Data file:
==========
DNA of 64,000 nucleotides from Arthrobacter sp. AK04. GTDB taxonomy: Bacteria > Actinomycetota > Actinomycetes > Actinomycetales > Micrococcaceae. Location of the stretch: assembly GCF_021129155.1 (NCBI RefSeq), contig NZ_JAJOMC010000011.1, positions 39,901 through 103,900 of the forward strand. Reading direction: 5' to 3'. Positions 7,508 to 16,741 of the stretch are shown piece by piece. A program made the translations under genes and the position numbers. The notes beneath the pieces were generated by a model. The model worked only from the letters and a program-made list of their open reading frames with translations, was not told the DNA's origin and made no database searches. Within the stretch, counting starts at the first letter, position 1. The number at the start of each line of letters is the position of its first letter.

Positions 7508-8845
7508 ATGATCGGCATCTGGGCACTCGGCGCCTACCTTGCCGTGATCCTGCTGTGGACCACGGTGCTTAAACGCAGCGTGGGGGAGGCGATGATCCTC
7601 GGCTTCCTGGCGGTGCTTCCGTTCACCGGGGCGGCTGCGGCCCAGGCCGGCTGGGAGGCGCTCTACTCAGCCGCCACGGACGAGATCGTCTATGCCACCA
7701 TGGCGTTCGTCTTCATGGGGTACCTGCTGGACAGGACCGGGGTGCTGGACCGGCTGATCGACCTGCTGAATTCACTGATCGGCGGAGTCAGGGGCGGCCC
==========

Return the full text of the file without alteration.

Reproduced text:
DNA of 64,000 nucleotides from Arthrobacter sp. AK04. GTDB taxonomy: Bacteria > Actinomycetota > Actinomycetes > Actinomycetales > Micrococcaceae. Location of the stretch: assembly GCF_021129155.1 (NCBI RefSeq), contig NZ_JAJOMC010000011.1, positions 39,901 through 103,900 of the forward strand. Reading direction: 5' to 3'. Positions 7,508 to 16,741 of the stretch are shown piece by piece. A program made the translations under genes and the position numbers. The notes beneath the pieces were generated by a model. The model worked only from the letters and a program-made list of their open reading frames with translations, was not told the DNA's origin and made no database searches. Within the stretch, counting starts at the first letter, position 1. The number at the start of each line of letters is the position of its first letter.

Positions 7508-8845
7508 ATGATCGGCATCTGGGCACTCGGCGCCTACCTTGCCGTGATCCTGCTGTGGACCACGGTGCTTAAACGCAGCGTGGGGGAGGCGATGATCCTC
7601 GGCTTCCTGGCGGTGCTTCCGTTCACCGGGGCGGCTGCGGCCCAGGCCGGCTGGGAGGCGCTCTACTCAGCCGCCACGGACGAGATCGTCTATGCCACCA
7701 TGGCGTTCGTCTTCATGGGGTACCTGCTGGACAGGACCGGGGTGCTGGACCGGCTGATCGACCTGCTGAATTCACTGATCGGCGGAGTCAGGGGCGGCCC